An independent report (PDF) commissioned by the city of Oakland concluded that the crowd-control tactics that the Oakland Police Department used to subdue Occupy protesters last year were “outdated, dangerous, and ineffective.” This report comes on the heels of last month’s report from a different outside monitor that reached the same conclusions.
In its 180-page report, The Frazier Group consulting firm outlined the internal issues plaguing Oakland’s police department, ranging from too much command turnover to limited funds to a lack of compliance with the national standards for police conduct. The consultants concluded that the October 25 clashes between Occupiers and police forces — when police attempted to subdue protesters with rubber bullets, flash grenades, and smoke bombs, injuring an Iraq War veteran in the process — were due to a combination of these factors:
Aircraft accident investigations frequently reveal that airplane crashes are caused by a series of cascading events, not a singular problem. We at Frazier Group feel that this analogy appropriately describes our observations within the Oakland Police Department. Years of diminishing resources, increasing workload and failure to keep pace with national current standards and preferred practices led to the cascading elements resulting in the flawed responses noted during the events of October 25, 2011.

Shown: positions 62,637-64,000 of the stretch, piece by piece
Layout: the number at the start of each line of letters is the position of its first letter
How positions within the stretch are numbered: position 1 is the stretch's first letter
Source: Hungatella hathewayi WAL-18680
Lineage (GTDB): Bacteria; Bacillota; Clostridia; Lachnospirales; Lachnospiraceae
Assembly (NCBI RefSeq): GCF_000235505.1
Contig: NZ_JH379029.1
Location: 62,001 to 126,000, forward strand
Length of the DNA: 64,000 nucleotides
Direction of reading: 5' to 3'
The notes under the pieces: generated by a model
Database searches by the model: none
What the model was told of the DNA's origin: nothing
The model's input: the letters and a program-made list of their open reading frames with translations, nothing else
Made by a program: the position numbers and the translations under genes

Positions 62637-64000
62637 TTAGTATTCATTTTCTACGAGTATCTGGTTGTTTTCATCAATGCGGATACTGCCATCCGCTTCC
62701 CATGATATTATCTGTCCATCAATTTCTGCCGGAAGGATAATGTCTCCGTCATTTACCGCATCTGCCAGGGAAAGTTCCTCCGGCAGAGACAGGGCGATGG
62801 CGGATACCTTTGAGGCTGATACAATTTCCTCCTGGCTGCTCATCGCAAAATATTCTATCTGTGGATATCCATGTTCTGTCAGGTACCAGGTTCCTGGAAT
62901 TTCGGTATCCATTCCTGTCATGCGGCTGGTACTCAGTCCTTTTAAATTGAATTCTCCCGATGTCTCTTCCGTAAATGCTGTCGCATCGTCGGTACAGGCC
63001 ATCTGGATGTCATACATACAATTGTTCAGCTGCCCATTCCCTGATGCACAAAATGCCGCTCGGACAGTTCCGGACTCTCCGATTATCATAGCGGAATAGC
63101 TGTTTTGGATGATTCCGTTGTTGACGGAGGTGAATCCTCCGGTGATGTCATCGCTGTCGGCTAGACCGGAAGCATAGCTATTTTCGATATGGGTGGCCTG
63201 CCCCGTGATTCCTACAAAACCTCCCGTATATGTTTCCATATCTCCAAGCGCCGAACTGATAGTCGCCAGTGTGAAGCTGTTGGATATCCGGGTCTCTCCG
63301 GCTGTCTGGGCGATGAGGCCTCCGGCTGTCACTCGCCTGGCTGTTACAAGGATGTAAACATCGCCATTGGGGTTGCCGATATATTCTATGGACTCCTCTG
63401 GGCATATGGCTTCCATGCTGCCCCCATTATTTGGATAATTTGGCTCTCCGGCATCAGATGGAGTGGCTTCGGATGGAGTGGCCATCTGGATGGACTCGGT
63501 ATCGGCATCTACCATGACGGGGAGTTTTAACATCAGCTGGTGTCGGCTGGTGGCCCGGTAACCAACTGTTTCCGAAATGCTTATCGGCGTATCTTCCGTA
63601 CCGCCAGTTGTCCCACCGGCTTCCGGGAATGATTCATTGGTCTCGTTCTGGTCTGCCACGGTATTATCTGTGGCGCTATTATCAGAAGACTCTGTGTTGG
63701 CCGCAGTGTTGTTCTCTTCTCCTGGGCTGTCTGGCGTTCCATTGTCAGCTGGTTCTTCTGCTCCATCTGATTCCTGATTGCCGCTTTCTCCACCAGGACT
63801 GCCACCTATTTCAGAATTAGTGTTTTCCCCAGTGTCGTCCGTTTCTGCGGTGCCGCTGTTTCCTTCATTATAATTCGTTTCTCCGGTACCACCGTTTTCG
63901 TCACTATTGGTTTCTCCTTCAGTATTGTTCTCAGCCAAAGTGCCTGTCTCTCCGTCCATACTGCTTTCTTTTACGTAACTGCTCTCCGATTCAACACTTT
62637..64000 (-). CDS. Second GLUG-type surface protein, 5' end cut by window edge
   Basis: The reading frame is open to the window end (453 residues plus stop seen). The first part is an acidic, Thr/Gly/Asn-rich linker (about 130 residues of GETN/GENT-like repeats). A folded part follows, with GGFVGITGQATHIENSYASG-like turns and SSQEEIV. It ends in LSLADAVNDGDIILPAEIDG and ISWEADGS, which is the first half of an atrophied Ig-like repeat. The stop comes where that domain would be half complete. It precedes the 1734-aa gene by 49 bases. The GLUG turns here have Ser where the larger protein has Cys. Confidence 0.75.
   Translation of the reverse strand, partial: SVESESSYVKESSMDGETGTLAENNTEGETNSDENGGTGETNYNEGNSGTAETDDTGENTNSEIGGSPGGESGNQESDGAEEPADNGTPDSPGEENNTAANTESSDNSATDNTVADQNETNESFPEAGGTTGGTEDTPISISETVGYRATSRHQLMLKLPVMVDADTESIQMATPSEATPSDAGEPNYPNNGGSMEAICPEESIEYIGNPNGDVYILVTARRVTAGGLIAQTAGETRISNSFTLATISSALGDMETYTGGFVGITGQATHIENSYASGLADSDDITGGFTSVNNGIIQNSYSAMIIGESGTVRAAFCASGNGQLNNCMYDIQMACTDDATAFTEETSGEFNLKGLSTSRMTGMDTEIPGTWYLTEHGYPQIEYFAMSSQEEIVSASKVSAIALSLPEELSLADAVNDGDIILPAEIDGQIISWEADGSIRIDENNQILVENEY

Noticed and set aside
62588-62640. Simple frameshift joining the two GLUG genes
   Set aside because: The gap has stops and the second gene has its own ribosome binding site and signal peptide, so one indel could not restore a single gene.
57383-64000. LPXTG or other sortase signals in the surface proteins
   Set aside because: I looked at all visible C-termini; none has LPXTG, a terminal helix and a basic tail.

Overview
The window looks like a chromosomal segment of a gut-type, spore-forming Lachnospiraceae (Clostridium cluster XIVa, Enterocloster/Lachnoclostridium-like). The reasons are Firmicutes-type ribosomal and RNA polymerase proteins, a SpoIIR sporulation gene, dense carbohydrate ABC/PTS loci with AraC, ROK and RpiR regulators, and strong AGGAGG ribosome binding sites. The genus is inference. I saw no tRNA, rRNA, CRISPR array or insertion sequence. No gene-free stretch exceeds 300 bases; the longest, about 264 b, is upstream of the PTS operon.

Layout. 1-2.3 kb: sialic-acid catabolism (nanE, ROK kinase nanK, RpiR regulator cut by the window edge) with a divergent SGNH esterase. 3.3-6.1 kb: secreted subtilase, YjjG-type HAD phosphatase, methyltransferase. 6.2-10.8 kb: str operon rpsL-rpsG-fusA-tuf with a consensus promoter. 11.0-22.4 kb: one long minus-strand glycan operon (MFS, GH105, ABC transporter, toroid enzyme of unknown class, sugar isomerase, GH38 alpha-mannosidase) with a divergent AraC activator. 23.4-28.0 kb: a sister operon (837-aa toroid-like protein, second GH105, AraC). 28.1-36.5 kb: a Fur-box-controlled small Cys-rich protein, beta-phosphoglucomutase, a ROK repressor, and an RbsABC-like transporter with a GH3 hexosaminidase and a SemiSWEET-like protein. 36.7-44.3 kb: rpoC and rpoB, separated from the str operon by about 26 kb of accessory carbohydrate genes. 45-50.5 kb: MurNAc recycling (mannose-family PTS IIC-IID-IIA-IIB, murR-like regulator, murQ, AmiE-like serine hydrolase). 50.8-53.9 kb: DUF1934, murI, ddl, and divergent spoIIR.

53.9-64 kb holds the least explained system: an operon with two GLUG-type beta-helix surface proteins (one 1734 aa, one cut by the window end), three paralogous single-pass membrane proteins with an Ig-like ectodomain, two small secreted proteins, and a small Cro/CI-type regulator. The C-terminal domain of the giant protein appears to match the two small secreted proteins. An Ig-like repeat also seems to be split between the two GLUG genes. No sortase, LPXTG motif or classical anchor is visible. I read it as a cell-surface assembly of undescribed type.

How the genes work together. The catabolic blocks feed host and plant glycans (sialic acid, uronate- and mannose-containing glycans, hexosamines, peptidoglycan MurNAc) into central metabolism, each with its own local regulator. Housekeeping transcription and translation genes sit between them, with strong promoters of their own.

There have also been investigations into the use of excessive force against Occupy protesters in cities other than Oakland. After the infamous pepper spray incident at an Occupy protest at the University of California-Davis, two outside reports also concluded that the police’s use of force was “unreasonable.”